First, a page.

That addiction was a hard habit to kick. I have been smoke free for over a year now, so I know how hard it can be to stop something that has it’s claws in you. I also know how hard it is to make that decision to stop an addiction for the sake of your child. So, I don’t write this from a martyr’s standpoint. I don’t stand here and proclaim perfection.

Parenting is about decisions. It’s about sacrifice. I don’t care if you are a mom and a dad or a mom and a mama or a dad and a papa. It doesn’t matter your family dynamic. Children benefit from love and responsibility. Children benefit from support and encouragement. They benefit from parents who try their best and do what they feel is right.

Society says that children need to have a female and a male influence. I agree that children benefit from seeing gender roles that are set forth by society. I do not agree that they have to be a mom and a dad. I also don’t agree that children have to know the gender roles set up by society so that they can emulate them, because I don’t agree that children have to be what society wants them to be.

I got off on a tangent. What I mean is, children benefit from parents who teach them to love, respect, and encourage. They benefit from parents who show them acceptable ways to behave. They benefit from parents who care enough to put their needs before booze or addiction.

I’m so angry that I am 29 years old, and I am still affected by the parenting I was raised with. I am still crying – still having flashbacks of myself at 12 and 15. Then, just when I think it’s over, just when I think I am over it, something like this happens.

Something that makes me remember why I plan to teach my daughter about love, cause and effect, and learning from our mistakes. So many of the people I know, have never learned from their mistakes. That’s the biggest lesson of all.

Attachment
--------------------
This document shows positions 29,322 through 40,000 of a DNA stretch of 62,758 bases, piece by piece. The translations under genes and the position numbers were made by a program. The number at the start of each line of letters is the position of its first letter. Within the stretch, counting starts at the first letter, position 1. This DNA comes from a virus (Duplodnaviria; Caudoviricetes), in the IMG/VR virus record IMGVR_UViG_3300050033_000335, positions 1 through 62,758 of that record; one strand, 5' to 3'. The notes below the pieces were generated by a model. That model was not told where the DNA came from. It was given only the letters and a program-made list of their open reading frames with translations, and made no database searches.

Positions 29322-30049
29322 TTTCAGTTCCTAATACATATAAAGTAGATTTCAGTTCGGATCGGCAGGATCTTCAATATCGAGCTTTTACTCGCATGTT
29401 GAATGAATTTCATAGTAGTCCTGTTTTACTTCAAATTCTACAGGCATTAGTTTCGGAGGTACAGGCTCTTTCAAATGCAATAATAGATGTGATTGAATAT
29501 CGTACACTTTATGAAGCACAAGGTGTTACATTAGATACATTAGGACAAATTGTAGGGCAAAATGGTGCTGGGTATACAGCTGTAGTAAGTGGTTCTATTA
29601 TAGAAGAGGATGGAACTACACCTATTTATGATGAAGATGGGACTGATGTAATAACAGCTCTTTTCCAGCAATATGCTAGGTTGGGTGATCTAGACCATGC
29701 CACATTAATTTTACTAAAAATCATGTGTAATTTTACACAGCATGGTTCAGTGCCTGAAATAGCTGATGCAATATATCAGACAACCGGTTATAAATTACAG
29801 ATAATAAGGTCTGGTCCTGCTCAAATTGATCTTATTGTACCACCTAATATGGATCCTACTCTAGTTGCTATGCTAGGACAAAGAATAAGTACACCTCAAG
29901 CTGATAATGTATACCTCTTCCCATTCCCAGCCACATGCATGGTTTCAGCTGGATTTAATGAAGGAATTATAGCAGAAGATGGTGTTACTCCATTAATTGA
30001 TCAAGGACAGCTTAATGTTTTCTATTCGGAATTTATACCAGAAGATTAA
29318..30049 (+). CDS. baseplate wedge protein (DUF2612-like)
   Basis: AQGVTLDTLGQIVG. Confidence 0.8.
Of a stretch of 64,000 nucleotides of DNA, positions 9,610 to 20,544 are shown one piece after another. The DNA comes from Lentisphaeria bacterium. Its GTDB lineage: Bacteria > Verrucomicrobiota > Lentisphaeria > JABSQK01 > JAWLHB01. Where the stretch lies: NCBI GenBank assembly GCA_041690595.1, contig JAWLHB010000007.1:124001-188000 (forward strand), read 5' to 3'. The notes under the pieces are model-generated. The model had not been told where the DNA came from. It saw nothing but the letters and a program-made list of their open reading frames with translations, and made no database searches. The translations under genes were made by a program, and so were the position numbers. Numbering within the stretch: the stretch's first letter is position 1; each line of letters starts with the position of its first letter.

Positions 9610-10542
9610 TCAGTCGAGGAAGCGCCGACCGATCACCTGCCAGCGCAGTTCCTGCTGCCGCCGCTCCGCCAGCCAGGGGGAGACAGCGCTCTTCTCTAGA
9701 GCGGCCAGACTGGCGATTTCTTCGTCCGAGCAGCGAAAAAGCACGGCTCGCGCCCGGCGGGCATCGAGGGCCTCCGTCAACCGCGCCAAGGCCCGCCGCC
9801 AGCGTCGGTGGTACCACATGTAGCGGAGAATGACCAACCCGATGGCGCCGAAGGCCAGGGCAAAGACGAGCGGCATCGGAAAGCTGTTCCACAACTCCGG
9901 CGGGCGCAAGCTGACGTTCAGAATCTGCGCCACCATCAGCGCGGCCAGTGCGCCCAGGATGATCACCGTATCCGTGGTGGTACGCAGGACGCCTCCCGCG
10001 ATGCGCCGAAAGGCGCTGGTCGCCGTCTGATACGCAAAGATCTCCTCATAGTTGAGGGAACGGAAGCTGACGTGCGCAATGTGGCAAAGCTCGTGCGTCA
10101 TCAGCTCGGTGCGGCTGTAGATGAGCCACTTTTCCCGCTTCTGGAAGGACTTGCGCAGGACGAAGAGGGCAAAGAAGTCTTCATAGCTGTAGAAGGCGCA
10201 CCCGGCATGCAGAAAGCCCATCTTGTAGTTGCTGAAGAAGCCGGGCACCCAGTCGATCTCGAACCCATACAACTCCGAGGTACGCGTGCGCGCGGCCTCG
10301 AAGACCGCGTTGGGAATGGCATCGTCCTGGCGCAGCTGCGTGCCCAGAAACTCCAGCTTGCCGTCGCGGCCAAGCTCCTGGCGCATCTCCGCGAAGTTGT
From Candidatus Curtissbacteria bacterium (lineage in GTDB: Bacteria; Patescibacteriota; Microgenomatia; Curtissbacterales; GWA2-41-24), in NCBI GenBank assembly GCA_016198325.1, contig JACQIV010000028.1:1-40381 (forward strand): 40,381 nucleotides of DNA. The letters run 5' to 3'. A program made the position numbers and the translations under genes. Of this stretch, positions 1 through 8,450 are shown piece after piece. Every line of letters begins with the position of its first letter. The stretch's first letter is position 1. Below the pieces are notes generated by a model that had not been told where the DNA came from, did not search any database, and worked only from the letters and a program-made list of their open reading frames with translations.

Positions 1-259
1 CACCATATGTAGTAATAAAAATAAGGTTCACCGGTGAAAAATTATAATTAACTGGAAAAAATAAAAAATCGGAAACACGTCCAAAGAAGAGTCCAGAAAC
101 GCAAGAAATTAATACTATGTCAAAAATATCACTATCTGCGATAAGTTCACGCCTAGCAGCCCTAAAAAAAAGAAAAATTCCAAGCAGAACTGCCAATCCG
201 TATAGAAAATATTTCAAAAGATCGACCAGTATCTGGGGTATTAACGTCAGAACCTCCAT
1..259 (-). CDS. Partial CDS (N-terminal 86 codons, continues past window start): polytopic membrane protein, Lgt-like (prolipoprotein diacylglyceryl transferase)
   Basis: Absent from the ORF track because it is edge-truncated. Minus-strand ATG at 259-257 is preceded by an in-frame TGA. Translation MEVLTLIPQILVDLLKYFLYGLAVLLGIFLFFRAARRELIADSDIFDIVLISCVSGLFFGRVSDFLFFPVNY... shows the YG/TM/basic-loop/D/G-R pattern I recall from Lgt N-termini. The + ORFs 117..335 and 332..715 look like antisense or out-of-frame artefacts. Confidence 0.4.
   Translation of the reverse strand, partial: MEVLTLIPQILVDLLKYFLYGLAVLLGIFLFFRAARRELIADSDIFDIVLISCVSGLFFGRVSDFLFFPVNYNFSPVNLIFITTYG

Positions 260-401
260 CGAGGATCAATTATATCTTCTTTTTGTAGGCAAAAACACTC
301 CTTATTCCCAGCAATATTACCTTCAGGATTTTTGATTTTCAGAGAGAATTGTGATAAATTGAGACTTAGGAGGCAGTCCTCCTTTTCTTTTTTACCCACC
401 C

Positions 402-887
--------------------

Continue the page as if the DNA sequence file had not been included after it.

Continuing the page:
I apologize, I am all over the place. My head is not quite here today. I just don’t understand how some people get so far off track. Anyway, thanks for being a sounding board for my rant.

Seeing Red For Gay Marriage

CAM00483I  have been sitting glued to my computer screen with live updates on ABC all day. I am in a constant state of nausea and nervousness and I hear the decisions won’t even be made until June. I’m sitting here wearing my red t-shirt, in near tears from the overwhelming sea of red that I find on my Facebook feed from supporters in my own family and friends.

Proposition 8 (commonly known as Prop 8) is before the United States Supreme Court today, and the Defense of Marriage Act (DOMA) has its day tomorrow. I am on pins and needles, because these things seriously effect my family and it affects my daughter’s future.

The future of my child’s life is in the hands of someone else and it scares me to death. I am still overwhelmed by the different possibilities that may happen as a result of this monumental event.

I can only hope that it will go our way and we can be treated equal, finally. I am dreaming of a wedding. I am hoping for a marriage. I’m hoping to be treated like my family members, like my friends, like my co-workers.